A mechanistic gas kick model to simulate gas in a riser with water and synthetic-based drilling fluid
Hasan, Abu Rashid
Rahmani, Nazmul H.
Sleiti, Ahmad Khalaf
Rahman, Mohammad Azizur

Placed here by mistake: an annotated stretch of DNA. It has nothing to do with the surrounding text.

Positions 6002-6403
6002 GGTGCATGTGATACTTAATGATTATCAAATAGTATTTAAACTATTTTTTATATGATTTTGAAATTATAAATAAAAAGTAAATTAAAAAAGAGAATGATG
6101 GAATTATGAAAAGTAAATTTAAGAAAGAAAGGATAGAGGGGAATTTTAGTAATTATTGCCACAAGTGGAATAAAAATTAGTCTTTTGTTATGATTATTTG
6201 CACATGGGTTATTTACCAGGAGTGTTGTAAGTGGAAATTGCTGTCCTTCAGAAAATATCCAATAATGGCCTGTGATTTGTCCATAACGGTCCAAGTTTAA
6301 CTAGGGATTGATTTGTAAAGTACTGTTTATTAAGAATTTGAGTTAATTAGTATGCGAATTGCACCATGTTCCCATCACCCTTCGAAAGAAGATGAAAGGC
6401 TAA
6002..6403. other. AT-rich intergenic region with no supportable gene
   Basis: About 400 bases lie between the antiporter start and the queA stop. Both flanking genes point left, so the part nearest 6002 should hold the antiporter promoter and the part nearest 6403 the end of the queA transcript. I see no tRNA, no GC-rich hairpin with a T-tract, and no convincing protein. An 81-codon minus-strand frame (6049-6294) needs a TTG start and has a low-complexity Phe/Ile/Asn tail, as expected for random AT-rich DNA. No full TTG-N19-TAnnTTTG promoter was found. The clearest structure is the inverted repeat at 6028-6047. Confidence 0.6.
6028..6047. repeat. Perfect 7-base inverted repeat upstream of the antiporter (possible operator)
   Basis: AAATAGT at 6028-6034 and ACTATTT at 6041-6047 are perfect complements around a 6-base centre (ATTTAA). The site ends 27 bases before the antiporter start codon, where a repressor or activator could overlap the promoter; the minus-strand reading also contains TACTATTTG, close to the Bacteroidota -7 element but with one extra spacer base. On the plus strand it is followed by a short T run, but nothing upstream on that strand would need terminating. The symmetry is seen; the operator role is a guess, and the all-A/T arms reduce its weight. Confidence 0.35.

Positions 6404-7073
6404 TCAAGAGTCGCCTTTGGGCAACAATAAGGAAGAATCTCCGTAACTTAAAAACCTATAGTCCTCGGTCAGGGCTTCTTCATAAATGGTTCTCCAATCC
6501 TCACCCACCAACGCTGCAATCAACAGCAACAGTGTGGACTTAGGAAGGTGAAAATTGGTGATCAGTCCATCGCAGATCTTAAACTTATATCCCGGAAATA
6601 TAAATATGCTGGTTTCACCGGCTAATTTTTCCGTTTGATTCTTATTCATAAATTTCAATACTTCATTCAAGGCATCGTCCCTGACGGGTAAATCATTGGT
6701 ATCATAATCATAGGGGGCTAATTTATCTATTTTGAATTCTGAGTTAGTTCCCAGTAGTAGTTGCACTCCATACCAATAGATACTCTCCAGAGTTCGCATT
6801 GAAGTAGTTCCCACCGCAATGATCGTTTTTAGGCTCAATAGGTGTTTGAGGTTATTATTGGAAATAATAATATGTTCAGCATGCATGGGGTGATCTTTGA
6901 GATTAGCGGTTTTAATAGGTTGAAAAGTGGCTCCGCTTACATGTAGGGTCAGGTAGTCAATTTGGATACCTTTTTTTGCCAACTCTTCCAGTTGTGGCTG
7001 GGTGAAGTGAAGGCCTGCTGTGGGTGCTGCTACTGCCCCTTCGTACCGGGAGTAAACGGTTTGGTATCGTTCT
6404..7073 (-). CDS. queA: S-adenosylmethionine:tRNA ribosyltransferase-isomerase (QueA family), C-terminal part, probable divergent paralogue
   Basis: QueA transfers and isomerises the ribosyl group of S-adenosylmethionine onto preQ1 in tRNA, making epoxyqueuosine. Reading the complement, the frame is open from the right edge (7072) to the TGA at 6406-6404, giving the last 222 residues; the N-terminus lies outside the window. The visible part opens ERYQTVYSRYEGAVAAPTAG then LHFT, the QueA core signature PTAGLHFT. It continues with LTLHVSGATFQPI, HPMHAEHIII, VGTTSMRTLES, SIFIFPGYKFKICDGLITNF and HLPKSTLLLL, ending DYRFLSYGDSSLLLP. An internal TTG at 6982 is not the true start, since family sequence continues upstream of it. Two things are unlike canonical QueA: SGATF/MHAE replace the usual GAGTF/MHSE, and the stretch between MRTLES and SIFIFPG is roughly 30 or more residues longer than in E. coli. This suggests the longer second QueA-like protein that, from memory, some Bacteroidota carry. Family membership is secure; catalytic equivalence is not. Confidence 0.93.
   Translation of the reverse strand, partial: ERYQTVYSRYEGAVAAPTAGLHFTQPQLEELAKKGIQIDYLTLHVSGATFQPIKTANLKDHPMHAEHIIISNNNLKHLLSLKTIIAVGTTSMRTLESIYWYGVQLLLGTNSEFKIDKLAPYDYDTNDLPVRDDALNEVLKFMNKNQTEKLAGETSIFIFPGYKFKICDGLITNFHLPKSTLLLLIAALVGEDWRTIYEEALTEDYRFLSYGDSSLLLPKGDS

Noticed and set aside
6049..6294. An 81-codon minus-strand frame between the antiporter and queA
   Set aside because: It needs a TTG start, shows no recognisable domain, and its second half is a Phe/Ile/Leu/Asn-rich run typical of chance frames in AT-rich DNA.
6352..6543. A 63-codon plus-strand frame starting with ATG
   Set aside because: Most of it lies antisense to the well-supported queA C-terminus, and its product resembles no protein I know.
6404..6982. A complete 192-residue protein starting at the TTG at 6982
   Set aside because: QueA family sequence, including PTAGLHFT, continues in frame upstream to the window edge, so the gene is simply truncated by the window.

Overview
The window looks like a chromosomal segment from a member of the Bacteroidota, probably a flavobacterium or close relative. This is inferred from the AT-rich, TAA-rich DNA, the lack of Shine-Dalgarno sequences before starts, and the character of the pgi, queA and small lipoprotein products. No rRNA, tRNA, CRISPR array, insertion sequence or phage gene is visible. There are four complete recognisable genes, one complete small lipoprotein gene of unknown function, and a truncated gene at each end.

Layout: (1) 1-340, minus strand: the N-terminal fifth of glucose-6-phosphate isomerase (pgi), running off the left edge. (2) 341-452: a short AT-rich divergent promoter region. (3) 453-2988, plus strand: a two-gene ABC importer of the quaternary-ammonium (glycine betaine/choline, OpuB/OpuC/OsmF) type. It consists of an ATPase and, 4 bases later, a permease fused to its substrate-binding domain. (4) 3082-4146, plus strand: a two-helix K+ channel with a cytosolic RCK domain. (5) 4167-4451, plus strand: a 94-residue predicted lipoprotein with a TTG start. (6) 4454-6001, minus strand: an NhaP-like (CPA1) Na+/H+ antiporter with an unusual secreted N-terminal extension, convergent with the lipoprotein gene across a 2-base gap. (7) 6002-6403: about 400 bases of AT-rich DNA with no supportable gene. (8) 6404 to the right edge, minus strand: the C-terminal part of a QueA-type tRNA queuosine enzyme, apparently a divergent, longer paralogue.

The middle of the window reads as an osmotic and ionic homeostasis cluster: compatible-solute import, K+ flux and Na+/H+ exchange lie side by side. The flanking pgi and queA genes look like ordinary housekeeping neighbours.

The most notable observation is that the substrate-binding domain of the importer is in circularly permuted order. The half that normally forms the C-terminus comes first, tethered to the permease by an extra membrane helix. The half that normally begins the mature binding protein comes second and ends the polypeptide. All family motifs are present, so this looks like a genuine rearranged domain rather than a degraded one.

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This paper presents a simple mechanistic model to describe a gas kick in a drilling riser with water- based mud (WBM) and synthetic-based mud (SBM). This model can estimate key kick parameters such as the change in the wellhead pressure, kick ascent time, and pit gain. In addition, this model also predicts the solubility of the gas kick in SBM at various depths in the annulus. We used the commercial chemical process simulation software, HYSYS, to validate the results of this solubility model. This paper also presents the gas kick experimental results from a 20-ft. tall vertical flow loop at Texas A&M University, Qatar. The base case investigates a gas kick in a vertical 10,000 ft. deep, 12.415 in. drilling riser with WBM. Our analytical model uses the Hasan-Kabir two-phase flow model and develops a set of equations that describe the pressure variation in the annulus. This computed pressure change allows estimates of pit- gain. Our experimental data comes from a 20-ft. tall flow loop with a 2.5 in. steel tube, inside a 4.5 in. Acrylic pipe, that simulates a riser. For these gas kick experiments, we injected specific amounts of gas at the bottom of the setup and recorded the bubble's expansion and migration. The mechanistic model predicted explosive unloading of the riser near the wellhead. A comparison between our model results and HYSYS values for methane liquid-phase mole fraction showed a maximum 8% deviation with complete agreement on bubble point (Pb) pressure and location estimates. Similarly, our model calculated the solution gas-oil ratio (Rs), with a maximum divergence of 3% from HYSYS estimates. From the comparison studies with other empirical Bo & Rs correlations, we note that the estimates of our model agreed best with those of O'Bryan's (Patrick Leon O'Bryan, 1988) correlations. Numerical kick simulators that exist today are notoriously time and power-intensive, limiting their on field utility. Our mechanistic model minimizes computation time through its simple, analytical form to describe kick migration. Our model offers another layer of novelty through the analytical, thermodynamic solubility modeling as opposed to empirical modeling sused by most of the current gas kick simulators.
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